Objective: The American Migraine Communication Study I (AMCS I) revealed communication deficits illustrated by differing healthcare professional (HCP) and patient reports about issues such as impairment and frequency. AMCS II was designed to assess an intervention using open-ended questions about impairment and 'ask-tell-ask' sequences to confirm headache frequency in days versus attacks. Research design and methods: HCPs who participated in AMCS I completed an internet-based intervention. Researchers were sent to HCPs' offices, and patients likely to discuss migraine were recruited immediately prior to normally-scheduled appointments. Post-consent, visits were recorded without a researcher present. Separate post-visit interviews were conducted with all parties. All interactions were transcribed. Main outcome measures: Transcripts were analyzed using validated sociolinguistic techniques, and study results were compared to AMCS I. Results: HCPs assessed impairment in 90% of interactions compared to 10% in AMCS I (p< 0.0001) and used open-ended questions to assess impairment in 55% of visits (95% CI: 0.4261-0.6598). Impairment between attacks was discussed in 37% of visits vs. 0% in AMCS I (p < 0.0001). HCPs completed full ask-tell-ask sequences in 29% of visits (95% CI: 0.1921-0.4070). AMCS II contained more discussions of migraine preventive therapy with appropriate candidates compared to AMCS I (74 vs. 50%; p = 0.069) without statistically increasing median visit length (9:36 vs. 11:00; p = 0.668). Post-visit, HCPs and patients were often aligned about impairment and frequency and reported high levels of satisfaction. Conclusions: Although further research with a larger sample is needed, a brief, internet-based intervention appears to promote positive communication changes not associated with increased visit length.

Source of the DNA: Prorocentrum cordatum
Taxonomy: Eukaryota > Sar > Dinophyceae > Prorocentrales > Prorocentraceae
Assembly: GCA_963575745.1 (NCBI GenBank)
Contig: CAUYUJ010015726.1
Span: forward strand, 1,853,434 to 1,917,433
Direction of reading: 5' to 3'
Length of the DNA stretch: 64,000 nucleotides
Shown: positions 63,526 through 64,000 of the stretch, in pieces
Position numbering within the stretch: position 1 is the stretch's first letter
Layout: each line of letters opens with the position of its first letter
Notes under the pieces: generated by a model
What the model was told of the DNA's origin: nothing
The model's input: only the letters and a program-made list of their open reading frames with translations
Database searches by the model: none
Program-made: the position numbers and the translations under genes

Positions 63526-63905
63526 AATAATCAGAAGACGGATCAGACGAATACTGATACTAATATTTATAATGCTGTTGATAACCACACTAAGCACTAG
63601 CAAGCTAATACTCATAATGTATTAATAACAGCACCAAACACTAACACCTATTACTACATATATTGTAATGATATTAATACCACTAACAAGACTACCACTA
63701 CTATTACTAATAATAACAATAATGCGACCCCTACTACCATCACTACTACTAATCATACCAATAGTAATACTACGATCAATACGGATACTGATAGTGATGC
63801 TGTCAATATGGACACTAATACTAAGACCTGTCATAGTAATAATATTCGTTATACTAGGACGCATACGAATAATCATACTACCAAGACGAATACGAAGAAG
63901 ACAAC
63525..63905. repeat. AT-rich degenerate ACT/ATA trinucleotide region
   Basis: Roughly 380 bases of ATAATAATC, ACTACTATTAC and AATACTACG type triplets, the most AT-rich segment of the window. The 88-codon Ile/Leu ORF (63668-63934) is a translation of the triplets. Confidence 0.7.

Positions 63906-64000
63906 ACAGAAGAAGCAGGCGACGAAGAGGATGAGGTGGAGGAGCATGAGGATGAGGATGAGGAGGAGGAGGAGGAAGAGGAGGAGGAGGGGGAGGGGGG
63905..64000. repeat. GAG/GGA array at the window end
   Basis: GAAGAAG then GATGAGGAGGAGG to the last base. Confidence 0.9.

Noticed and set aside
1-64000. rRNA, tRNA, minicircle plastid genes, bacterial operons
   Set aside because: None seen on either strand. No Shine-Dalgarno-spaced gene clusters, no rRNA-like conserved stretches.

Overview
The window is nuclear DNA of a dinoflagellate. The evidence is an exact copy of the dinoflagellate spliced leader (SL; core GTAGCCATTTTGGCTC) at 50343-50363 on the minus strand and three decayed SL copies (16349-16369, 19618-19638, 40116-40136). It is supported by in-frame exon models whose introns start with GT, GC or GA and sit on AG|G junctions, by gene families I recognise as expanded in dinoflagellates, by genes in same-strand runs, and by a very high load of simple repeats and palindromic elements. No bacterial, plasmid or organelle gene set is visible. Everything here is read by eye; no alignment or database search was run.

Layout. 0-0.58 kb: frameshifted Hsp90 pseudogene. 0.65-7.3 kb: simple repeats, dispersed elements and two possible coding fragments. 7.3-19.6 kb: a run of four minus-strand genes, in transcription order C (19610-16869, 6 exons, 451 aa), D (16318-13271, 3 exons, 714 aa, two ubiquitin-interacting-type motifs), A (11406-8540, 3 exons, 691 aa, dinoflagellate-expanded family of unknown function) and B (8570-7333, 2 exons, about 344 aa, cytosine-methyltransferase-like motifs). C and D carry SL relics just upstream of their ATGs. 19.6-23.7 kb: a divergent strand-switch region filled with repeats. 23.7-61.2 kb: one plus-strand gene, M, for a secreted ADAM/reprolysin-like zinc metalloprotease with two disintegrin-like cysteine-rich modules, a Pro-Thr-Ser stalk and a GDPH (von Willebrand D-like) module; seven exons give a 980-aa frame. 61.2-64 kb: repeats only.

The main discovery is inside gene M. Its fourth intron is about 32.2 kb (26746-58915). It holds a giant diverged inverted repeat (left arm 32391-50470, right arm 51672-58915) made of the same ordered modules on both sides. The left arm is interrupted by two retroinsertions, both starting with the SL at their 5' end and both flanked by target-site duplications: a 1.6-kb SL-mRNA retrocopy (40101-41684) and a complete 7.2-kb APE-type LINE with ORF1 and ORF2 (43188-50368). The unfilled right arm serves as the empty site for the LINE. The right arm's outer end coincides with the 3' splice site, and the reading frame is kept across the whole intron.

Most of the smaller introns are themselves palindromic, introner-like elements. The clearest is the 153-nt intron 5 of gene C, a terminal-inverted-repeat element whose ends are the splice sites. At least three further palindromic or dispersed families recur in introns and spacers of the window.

- Open-ended question
ASJC Scopus subject areas